Stock buybacks are hardly a sure-fire recipe for boosting share prices even though Corporate America is on track to return a record $650 billion of cash to shareholders through share repurchases this year. That's because stock valuations, earnings growth and other factors can mitigate, even erase, buybacks' potential positive impact. With that in mind, Barron's has applied a screening method to identify stocks with big share repurchase programs that are most likely to get a boost. They came up with 27 stocks, including these 10: Apple Inc. (AAPL), Citigroup Inc. (C), Delta Air Lines Inc. (DAL), Amgen Inc. (AMGN), Marathon Petroleum Corp. (MPC), Kroger Co. (KR), Discover Financial Services (DFS), United Continental Holdings Inc. (UAL), MetLife Inc. (MET) and Lennar Corp. (LEN). 

The Method

Share repurchases can make a good stock even better, but they cannot turn a poor investment into a good one, according Barron's. Meanwhile, the magazine cites research finding that stocks with reasonable valuations are most likely to see a marked improvement in returns from a buyback program. Accordingly, they screened for stocks that have a forward P/E ratio of less than 15 times projected earnings over the next four quarters, in addition to estimated buybacks in the current fiscal year that will equal 5% or more of these companies' market capitalizations, called buyback yield in the table below. These 10 companies are expected to follow through, unlike many that announce buybacks but never fully implement them.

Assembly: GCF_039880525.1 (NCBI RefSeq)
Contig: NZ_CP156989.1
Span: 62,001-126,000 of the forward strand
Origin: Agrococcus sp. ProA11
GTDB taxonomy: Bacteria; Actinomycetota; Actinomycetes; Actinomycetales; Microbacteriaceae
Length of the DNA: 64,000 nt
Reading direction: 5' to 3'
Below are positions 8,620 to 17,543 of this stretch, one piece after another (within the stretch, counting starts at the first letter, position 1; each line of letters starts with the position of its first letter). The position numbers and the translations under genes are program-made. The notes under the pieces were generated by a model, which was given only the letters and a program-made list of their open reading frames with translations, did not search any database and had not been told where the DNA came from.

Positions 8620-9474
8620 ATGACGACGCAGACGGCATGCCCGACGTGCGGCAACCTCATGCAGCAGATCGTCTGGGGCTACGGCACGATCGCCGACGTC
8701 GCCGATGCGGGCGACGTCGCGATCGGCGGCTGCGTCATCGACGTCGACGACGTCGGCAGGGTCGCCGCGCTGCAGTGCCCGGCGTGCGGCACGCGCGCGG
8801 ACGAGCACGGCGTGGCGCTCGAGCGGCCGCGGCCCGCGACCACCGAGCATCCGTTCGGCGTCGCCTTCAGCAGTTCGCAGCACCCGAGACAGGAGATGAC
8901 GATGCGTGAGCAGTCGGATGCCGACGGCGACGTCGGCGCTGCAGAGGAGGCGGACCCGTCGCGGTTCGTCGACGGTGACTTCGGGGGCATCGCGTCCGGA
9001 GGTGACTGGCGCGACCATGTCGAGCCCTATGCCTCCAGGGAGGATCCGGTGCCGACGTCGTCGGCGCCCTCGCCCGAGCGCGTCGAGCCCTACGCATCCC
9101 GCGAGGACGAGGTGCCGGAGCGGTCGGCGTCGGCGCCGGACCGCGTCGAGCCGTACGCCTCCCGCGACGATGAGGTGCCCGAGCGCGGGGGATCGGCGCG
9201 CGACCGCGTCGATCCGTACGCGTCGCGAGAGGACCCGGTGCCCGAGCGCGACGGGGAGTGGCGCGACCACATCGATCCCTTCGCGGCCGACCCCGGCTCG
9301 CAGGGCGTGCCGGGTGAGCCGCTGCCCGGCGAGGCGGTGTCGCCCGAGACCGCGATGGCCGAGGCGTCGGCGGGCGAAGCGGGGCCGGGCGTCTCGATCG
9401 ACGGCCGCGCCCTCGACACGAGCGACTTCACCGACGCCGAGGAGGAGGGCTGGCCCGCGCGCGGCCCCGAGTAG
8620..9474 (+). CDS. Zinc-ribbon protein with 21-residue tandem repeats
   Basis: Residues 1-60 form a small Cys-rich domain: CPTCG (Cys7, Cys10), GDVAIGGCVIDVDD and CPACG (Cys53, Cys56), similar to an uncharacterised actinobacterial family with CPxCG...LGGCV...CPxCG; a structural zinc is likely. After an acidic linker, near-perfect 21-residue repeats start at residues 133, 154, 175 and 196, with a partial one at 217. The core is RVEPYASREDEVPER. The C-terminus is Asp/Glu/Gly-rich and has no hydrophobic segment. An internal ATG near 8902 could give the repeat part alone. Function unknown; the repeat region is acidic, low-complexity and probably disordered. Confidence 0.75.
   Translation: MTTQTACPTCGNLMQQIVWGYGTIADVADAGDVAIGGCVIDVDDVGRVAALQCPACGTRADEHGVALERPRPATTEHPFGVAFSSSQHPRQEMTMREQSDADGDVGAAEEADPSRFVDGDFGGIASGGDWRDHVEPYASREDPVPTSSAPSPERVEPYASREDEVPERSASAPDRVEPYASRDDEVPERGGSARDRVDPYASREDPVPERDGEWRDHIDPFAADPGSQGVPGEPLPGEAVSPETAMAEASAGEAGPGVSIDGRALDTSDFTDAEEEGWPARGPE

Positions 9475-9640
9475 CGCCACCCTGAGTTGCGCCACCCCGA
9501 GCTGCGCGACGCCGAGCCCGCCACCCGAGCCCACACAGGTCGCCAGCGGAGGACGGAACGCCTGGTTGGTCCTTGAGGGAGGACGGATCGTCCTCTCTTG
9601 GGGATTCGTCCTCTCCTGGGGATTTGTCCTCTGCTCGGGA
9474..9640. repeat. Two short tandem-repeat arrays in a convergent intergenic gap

Buyback Yield
Apple 7.3%
Citigroup 7.2%
Delta 6.5%
Amgen 10.9%
Marathon 8.2%
Kroger 7.4%
Discover 7.8%
United Continental 8.2%
MetLife 6.5%
Lennar 16.8%

Data: Barron's 

Record First Quarter

Companies in the S&P 500 Index (SPX) spent a record $178 billion on share repurchases in the first quarter of 2018, surpassing the old record of $172 billion set in the third quarter of 2007, according to research by Howard Silverblatt of S&P Dow Jones Indices, as cited in another Barron's story.

Tech stocks may also get a boost from repurchases though their high valuations might limit the impact. Per S&P Dow Jones Indices, the technology sector accounted for the entire 2.56% total return (price appreciation plus dividends) registered by the S&P 500 for the year-to-date through May 16. The big tech companies have been leading beneficiaries of tax reform, particularly regarding the tax breaks offered on the repatriation of their massive holdings of overseas cash. Much of this cash is being returned to shareholders. Tech companies' outlays on stock buybacks more than doubled in the first quarter on a year-over-year basis and they contributed more than 34% of the total S&P 500 spending on buybacks during the quarter.